In just three days time, four if you count today, my life will be forever changed. Okay, fine, it won't be changed in that earth shattering way, but it will be changed. In three days time, four if you count today, I'll find out if I'm moving on to round two of the Amazon Breakthrough Novel Awards.
As I've told you in prior posts, I've entered this contest every year since its inception. Three of the four years I've managed to get as far as round two. I'm hoping to continue that trend this year. In the last two years, making it to round two has become something more of a challenge than it was in the first two years. This is thanks to the pitch. The pitch is a three hundred word summary of your novel that must not only tell the judges how your book ends but also explain that you understand your target audience. It's a lot of information to cram into three hundred words and make it both eloquent and believable. I managed to do it last year so I'm hoping to pull it off again this year. You see, they won't even pass the book along to readers to judge its actual merit if you can't even write a decent pitch. I have mixed feelings about this. I won't get in to them now as I've addressed this before. Let's just say it's a lot of pressure as is this contest.
The Amazon Breakthrough Novel Awards is a long contest with a labyrinth of layers. Round One is the submission phase in which the first five thousand entrants are accepted into two categories- general fiction and young adult fiction. Round two moves the top two thousand entrants in each category and allows a small sample of their story to be read and rated by Amazon's top reviewers. Round three is the quarter finals and entrants move on based on the rankings from the reviews. The semi finals is where things get interesting. The field is narrowed and excerpts of the novels are posted on line for all Amazon customers to review. The finals are next followed by the announcing of two winners, one in each category. There's both a cash prize and the joy of mainstream publication. While the contest begins in January, the winners aren't announced until June. Yes, it takes six months.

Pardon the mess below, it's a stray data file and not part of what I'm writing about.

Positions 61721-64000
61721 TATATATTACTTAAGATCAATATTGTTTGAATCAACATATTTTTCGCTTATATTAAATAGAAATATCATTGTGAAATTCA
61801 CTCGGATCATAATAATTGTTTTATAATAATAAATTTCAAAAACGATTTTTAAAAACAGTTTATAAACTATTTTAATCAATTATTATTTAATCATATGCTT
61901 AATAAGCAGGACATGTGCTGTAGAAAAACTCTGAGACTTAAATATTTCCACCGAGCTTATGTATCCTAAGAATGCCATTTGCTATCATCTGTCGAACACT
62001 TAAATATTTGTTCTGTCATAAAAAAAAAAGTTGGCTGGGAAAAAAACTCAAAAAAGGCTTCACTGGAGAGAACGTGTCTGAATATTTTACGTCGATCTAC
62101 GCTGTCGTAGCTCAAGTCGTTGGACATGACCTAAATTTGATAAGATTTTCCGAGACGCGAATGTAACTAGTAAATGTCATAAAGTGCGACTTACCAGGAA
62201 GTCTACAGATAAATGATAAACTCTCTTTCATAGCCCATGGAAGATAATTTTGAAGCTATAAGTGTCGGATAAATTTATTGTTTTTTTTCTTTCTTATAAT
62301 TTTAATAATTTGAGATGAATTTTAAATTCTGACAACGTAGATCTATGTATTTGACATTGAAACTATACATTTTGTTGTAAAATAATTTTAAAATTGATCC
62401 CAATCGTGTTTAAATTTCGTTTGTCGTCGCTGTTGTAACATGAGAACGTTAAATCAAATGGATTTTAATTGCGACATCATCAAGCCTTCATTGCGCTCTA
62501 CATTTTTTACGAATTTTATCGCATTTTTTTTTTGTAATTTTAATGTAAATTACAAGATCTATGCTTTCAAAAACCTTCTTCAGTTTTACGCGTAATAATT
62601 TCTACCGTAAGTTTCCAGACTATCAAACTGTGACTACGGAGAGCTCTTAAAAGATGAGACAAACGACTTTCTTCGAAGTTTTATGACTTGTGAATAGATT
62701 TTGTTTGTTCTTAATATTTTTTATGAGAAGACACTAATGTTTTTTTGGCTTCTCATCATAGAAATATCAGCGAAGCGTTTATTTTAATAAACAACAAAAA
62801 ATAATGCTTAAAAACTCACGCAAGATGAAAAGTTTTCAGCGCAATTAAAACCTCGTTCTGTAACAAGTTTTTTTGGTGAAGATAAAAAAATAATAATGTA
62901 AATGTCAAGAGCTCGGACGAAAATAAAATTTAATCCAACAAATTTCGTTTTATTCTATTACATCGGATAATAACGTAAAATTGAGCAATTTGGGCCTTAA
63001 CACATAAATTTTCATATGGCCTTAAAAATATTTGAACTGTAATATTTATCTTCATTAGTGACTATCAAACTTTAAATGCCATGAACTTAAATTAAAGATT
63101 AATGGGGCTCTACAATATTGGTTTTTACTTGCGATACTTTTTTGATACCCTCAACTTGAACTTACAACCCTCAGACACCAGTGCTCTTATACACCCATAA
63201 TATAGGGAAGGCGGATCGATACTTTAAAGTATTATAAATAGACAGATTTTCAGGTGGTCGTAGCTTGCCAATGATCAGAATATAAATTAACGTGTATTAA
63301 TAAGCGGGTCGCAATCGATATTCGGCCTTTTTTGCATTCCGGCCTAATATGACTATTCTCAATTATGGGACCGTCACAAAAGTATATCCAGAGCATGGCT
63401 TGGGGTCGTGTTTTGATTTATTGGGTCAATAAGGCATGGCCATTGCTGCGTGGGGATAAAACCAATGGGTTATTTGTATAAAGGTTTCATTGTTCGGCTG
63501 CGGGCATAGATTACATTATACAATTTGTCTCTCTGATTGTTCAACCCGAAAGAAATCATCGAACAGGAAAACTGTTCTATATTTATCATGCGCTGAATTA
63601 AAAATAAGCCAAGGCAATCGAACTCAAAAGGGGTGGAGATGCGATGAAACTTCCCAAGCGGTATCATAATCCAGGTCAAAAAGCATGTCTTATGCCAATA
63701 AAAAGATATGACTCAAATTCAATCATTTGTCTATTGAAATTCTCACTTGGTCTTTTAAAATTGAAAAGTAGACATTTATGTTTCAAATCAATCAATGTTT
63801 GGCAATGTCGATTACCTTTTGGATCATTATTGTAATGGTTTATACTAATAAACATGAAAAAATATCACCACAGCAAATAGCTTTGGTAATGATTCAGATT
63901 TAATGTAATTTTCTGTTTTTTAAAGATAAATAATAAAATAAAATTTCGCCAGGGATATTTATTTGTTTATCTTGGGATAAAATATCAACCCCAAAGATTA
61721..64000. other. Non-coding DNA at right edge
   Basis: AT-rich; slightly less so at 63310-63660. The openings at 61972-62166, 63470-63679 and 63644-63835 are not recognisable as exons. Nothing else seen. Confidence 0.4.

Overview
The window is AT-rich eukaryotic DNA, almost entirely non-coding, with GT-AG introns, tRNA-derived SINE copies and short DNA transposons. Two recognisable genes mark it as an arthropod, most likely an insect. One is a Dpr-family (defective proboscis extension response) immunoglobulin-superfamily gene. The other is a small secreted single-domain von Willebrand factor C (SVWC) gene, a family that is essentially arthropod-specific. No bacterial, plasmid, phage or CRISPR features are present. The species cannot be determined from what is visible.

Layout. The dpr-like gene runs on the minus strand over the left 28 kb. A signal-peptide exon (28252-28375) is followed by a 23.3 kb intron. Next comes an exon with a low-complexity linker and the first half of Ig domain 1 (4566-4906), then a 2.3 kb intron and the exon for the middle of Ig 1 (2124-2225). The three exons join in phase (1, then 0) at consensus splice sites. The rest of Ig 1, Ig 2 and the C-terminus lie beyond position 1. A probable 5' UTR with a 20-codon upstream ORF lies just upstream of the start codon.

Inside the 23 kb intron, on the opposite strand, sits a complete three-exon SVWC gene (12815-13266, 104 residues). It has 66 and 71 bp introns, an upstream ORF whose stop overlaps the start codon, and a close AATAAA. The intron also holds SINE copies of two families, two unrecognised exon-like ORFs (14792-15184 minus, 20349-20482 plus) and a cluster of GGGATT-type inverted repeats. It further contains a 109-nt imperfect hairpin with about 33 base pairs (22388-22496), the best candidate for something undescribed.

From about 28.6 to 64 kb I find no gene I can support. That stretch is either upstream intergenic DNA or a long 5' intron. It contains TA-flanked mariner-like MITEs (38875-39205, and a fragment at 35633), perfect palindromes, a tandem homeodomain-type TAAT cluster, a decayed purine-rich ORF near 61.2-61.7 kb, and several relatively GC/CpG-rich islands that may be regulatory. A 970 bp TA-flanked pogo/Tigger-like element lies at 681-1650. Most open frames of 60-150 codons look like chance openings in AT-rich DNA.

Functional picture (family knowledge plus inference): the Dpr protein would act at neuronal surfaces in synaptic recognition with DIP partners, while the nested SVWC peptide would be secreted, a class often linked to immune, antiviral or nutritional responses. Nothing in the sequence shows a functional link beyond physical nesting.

Every year I tell myself I am not going to obsess over this contest. I am not going to count the days and constantly remind myself and my poor husband of how many days are left. I'm not even going to think about it. I tell myself these lies every year, and this year is no exception. Not only do I want to win for the publication and cash prize, but I want that validation as a writer. I want to know I have talent. I want all of those agents and publishing houses who rejected me to wish they hadn't passed.
For now, I'd settle for moving to round two. Of course, if I do that will reset the clock. I'll have another month to obsessively wonder if I'm making it to the next round. One can only hope.